Quebec-based Hexo Corp. is shutting down three facilities and laying off staff as part of an integration plan following an acquisition spree it went on this year worth roughly 1.2 billion Canadian dollars ($960 million).

Hexo disclosed the planned closures and layoffs Tuesday in a corporate update.


Hexo is decommissioning facilities in:

  • Kirkland Lake, Ontario, effective Jan. 31, 2022.
  • Brantford, Ontario, effective Jan. 31, 2022.
  • Stellarton, Nova Scotia, effective Feb. 28, 2022.

The Quebec company said some of the 155 affected workers could potentially be relocated to remaining facilities.

The Stellarton, Nova Scotia, facility slated for decommissioning came with its CA$235 million acquisition of rival producer Zenabis in February.

The Kirkland Lake and Brantford facilities joined Hexo in the CA$50 million acquisition of 48North in May.

They were the only facilities owned by 48North, which means Hexo effectively bought some brands and IP.

48North had 145 employees around the time it was acquired by Hexo. Zenabis had 564 employees, per regulatory filings.

No closures related to its CA$925 million deal for cannabis producer Redecan were announced in the corporate update.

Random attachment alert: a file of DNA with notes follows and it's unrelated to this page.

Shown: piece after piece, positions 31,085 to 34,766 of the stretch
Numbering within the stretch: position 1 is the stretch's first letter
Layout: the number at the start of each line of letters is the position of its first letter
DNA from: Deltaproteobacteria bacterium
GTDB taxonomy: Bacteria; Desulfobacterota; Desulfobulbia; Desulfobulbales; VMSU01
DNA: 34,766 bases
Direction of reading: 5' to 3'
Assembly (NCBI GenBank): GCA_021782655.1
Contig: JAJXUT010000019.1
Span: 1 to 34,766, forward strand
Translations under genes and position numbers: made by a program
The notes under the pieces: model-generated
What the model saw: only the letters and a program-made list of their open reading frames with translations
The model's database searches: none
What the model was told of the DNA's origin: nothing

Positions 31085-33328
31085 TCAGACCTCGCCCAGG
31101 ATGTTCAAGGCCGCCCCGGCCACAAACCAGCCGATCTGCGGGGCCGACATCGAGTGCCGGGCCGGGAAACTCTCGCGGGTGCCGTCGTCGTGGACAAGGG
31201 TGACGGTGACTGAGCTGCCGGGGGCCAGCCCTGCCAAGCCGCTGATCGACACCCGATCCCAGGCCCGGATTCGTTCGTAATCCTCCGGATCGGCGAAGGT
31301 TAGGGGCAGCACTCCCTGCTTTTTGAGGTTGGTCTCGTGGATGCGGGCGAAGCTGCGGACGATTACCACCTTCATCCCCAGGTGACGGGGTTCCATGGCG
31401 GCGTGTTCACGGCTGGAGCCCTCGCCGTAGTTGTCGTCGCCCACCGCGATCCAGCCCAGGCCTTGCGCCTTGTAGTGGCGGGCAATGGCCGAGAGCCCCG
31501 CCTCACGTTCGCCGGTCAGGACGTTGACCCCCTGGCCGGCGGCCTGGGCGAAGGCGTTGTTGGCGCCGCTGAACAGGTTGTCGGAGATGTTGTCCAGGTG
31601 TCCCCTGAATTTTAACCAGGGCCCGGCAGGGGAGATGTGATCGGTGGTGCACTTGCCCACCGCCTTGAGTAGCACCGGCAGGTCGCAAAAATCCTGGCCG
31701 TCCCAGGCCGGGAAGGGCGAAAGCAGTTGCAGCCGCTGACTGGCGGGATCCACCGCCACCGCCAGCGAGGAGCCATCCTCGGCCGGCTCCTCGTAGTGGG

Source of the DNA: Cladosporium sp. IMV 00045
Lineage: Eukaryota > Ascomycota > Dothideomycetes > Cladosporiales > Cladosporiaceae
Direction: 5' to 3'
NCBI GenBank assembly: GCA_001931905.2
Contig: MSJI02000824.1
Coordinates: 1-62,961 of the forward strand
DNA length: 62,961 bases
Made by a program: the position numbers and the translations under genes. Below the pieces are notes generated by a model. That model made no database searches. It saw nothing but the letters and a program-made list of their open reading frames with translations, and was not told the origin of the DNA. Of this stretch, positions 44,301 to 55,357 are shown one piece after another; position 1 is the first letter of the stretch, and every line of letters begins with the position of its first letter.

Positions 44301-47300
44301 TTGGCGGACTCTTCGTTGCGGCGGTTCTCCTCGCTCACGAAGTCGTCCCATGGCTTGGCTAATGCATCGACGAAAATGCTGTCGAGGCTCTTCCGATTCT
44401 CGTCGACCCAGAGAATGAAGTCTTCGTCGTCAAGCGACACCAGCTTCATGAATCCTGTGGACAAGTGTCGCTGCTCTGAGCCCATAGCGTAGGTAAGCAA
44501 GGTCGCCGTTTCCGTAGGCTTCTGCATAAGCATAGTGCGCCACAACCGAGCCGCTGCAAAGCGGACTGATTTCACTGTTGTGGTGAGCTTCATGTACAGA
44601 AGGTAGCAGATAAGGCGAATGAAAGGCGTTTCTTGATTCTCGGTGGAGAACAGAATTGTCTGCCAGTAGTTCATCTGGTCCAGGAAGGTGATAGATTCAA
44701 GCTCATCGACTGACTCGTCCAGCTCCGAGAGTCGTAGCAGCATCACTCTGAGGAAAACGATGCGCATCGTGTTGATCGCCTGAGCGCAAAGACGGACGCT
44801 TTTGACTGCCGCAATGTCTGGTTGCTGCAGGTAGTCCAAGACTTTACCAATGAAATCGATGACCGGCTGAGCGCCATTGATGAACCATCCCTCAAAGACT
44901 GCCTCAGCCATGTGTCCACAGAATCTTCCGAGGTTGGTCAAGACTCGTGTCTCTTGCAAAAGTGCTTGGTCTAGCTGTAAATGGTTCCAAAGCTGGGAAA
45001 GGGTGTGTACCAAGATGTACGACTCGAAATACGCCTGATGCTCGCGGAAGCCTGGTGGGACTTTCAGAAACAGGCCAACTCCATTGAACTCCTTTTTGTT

In buying the three businesses, Hexo overextended itself.

Solvent or Solventless? We can help.
MJBizDaily Cannabis Extraction Buyers Guide 

Get strategies and tips from expert processors on choosing cannabis extraction systems, costs, safety precautions and more. Curated by MJBizDaily.


  • How to choose between solvent-based and solventless extraction methods
  • Learn which strains are most efficient for each extraction process
  • Tips on safety precautions from design to training to protective equipment

In a six-page note accompanying Hexo’s annual consolidated financial statements in October, auditor PricewaterhouseCoopers warned of “substantial doubt” about the company’s ability to continue as a going concern.

“Existing funds on hand, when combined with operational cash flow, are not sufficient to fund existing debt repayments, capex budgets, and potential cash requirements under the Senior Secured Convertible Note,” the auditor warned.

The auditor added that management has been exploring several options to secure the necessary financing.

In October, Hexo appointed Scott Cooper, current head of its beverage joint venture, to CEO as a replacement for founder Sébastien St. Louis, who was recently shown the door.

It’s not the first time Hexo has closed an asset it recently acquired.

In 2019, Hexo bought Newstrike Brands for CA$263 million, along with its massive greenhouse in Niagara, Ontario, only to sell the property for CA$10.25 million less than one year later.

Shares of Hexo trade on the Nasdaq and Toronto Stock Exchange.

Matt Lamers can be reached at